23 May 2017

Mozambique: Quality of Higher Education Poor, Says Minister

Maputo — Mozambique's Minister of Science. Technology and Higher Education, Jorge Nhambiu, has admitted that the quality of the country's higher education is poor, reports Tuesday's issue of the independent daily “O Pais”.

Speaking in Maputo to staff and students of the Technical University of Mozambique (UDM), one of the country's many private universities, at a meeting on the challenges of higher education in the construction of peace and democracy, Nhambiu pointed to the low level of qualification of the teaching staff.

In the country's 52 institutions of higher education there are currently 189,135 students and 4,935 teaching staff.

But only 14 per cent of the staff have doctorates, even though the regulations on institutions of higher education demand that at least half the full time teaching staff must have doctorates. Given the large number of part time teachers, this meant, Nhambiu said, that at least 16.6 per cent of the teachers in all the universities “must be doctors. Unfortunately, we are not complying with this requirement”.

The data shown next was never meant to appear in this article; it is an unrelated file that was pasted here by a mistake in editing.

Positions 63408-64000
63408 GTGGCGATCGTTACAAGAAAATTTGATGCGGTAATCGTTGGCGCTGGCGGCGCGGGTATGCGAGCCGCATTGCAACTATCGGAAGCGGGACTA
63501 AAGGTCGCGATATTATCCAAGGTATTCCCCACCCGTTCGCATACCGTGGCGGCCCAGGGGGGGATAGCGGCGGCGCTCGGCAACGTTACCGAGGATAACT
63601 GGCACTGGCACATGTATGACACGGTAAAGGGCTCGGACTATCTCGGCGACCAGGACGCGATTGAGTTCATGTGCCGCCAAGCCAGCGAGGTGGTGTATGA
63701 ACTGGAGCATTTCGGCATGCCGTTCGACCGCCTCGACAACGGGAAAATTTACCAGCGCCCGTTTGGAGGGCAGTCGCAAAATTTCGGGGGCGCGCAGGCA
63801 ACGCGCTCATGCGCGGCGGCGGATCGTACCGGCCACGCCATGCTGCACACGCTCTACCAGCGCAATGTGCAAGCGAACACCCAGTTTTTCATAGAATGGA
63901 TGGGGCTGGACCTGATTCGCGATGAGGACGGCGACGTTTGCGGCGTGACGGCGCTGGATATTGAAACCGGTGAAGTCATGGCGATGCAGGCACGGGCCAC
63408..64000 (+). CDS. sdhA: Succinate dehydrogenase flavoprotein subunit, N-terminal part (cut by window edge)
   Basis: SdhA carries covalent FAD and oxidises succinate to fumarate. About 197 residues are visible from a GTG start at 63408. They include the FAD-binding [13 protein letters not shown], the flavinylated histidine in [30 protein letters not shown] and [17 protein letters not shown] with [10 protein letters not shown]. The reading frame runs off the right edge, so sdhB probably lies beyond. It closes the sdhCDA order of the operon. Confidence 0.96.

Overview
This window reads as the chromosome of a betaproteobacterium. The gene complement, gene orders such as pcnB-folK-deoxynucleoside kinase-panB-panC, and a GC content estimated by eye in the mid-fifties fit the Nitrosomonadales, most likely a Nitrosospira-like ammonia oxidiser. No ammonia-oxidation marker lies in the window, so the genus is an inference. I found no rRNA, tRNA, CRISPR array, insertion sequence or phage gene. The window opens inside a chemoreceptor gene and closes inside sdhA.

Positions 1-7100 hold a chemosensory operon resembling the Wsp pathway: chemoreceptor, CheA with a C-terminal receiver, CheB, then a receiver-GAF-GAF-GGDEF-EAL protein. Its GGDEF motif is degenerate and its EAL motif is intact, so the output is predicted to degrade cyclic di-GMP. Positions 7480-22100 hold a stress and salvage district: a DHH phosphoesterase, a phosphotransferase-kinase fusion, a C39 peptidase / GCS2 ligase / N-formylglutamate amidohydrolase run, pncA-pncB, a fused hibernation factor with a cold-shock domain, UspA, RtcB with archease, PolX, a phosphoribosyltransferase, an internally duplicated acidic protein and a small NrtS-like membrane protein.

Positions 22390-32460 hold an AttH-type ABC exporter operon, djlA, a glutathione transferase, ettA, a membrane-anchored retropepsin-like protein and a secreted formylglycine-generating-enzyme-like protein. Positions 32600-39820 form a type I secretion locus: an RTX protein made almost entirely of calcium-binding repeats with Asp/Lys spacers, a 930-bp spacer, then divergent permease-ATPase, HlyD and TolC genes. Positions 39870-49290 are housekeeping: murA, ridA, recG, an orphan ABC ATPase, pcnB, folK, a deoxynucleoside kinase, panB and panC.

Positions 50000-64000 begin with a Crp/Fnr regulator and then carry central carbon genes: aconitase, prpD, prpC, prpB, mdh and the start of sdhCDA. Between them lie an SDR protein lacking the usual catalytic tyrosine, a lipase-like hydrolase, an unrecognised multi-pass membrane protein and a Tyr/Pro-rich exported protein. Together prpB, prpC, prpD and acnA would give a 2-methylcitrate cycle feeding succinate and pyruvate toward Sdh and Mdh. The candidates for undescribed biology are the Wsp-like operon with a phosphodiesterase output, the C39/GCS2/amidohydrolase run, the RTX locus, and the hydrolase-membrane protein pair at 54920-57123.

A further 183 university teachers are being trained to acquire Ph.Ds, but even this, he said, “is not enough to respond to the needs”.

He was also worried that the universities are not producing “good citizens”. Nhambiu recalled that “two years ago, when I was teaching, I challenged my engineering students to sing a stanza from the national anthem before the start of an exam. They all complained. And if we ask some people with degrees what are the symbols of the nation, they will also not be able to answer”.

Nhambiu believed that more diversified curricula are needed which teach students to be citizens. That would include “teaching on themes such as human rights, which is crucial for bringing higher education institutions closer to communities”.

He believed that the institutions should “provide training that is committed to the building of peace, to the values of democracy and national unity, and to fighting prejudice, division and all forms of violence”.

Perhaps most worrying of all was that some of the 52 universities and similar institutions should not be open at all. Nhambiu said he had visited 76 headquarters and provincial delegations of the institutions “and we could see that 10 of them (which he did not name) do not have the conditions to continue operating”.


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